Abu Dis, West Bank With the thud of tons of concrete hitting soft earth, Israel worked Monday to build a 25-foot-tall wall on the edge of Jerusalem, signaling Israel's encirclement of the city is becoming permanent.
The wall, running down the center of a main road in the Palestinian neighborhood of Abu Dis, separates thousands of residents from Jerusalem, a city they consider home.
The towering new wall replaces a far shorter divider that had slowed, but not stopped, the flow of people and goods between the West Bank and Jerusalem in this area.
It is part of a barrier Israel is building around much of the West Bank with the stated aim of keeping out Palestinian militants responsible for suicide bombings that have killed hundreds of Israelis in the past three years.
Palestinian leaders have reacted with anger to the building of the barrier, a line of walls, trenches, fences and razor wire that snakes through parts of West Bank land that Palestinians claim for a future state.
Palestinian officials have taken to referring to the West Bank barrier as a new Berlin Wall. That wall -- built to prevent East Germans from fleeing to the West -- was between 11.5 feet and 13.8 feet tall.
Although Israel says the barrier can be moved if the sides ever negotiate a peace treaty, Israel's critics say it is in effect creating a new border that gobbles up almost half the West Bank and cuts it off from Jerusalem.
Along its path, the barrier has cut Palestinians off from their fields and schools, their hospitals and businesses.
But in Abu Dis, a suburb in the shadow of Jerusalem's Mount of Olives, the new wall strikes far deeper emotional chords.
During previous peace efforts, negotiators had proposed Abu Dis as the center of a compromise Palestinian capital that would have incorporated parts of east Jerusalem -- the part of the city that Israel captured in 1967 and that Palestinians want as their future capital.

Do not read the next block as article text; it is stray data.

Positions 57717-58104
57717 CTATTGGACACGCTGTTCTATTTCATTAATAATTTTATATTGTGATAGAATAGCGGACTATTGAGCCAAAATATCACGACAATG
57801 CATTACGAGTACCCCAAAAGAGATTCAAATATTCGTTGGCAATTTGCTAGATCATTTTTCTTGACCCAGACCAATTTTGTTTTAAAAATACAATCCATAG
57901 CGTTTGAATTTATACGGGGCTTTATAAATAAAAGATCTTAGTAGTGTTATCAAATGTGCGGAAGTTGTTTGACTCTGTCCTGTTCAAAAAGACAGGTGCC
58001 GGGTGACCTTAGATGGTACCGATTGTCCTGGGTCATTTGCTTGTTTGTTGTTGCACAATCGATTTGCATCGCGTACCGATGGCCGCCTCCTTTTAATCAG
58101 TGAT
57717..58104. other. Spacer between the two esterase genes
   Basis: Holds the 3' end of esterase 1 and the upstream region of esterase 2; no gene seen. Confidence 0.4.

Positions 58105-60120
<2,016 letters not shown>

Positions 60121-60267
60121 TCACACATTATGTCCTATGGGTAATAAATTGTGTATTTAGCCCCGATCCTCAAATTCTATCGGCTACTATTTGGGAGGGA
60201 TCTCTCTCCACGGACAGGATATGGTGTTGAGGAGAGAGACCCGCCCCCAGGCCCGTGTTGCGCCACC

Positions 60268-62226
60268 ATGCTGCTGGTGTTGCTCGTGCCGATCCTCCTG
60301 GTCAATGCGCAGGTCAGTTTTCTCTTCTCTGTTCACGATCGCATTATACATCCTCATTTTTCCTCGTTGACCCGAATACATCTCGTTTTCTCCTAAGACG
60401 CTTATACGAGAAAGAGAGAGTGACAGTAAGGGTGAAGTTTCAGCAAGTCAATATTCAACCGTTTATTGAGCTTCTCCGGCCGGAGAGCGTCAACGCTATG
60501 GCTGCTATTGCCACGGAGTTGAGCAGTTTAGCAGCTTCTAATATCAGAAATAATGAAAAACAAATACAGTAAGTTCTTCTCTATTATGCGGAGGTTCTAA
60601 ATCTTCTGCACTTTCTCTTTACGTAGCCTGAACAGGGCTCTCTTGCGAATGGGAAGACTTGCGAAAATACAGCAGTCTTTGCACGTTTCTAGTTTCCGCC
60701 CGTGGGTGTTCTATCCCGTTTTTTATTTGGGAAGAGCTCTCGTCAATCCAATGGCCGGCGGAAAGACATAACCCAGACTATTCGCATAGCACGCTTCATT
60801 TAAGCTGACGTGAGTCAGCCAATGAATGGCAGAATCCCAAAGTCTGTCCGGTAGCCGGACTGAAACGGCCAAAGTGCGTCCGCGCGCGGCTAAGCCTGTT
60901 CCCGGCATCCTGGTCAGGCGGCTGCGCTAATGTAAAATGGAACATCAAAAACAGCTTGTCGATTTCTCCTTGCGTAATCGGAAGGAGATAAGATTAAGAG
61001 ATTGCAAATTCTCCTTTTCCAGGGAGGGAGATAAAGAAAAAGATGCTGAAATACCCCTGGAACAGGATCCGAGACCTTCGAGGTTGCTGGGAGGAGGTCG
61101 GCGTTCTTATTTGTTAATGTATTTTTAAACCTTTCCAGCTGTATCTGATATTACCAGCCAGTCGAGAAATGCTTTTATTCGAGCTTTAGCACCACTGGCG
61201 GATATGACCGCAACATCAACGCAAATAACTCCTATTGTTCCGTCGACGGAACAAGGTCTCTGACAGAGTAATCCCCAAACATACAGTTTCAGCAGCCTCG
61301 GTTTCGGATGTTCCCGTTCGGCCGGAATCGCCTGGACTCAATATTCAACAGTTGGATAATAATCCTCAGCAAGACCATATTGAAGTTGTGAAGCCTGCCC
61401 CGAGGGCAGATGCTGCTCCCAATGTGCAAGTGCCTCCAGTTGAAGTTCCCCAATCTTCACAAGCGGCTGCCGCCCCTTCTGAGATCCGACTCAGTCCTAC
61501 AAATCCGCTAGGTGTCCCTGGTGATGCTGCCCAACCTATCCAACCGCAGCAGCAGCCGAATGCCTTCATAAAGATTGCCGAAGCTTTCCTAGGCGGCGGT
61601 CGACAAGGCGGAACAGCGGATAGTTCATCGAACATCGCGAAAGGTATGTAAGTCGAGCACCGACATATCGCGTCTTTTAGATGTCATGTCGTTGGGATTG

The building slated to hold the future Palestinian parliament is in Abu Dis, as are many government offices. Palestinian Prime Minister Ahmed Qureia lives there.
Many Abu Dis residents consider themselves Jerusalemites, carry the blue identification card of residents of Israel and pay Jerusalem city taxes. They go to Jerusalem for work and school, to shop and visit family, to collect marriage licenses and death certificates.
But the new wall puts a stop to that. With Arab neighborhoods on both sides, it also separates relatives.
"This is unnatural and unacceptable," said Salah Bader, an Abu Dis official. "They are tightening the rope around our necks."
Construction crews arrived Saturday night and began tearing down the old 6-foot-tall concrete and barbed wire barrier that had become a local joke.
Students, laborers, businessmen in suits and even elderly women had scrambled over the barrier daily, stepping on boxes and large rocks to reach the top.
But there was no laughter Monday, when the construction crews erected in its place an impassable wall four times as tall that runs down the center of Shayah Street. The road of shops and apartments marked the once invisible divide between Abu Dis and the Jerusalem neighborhood of Ras al Amud.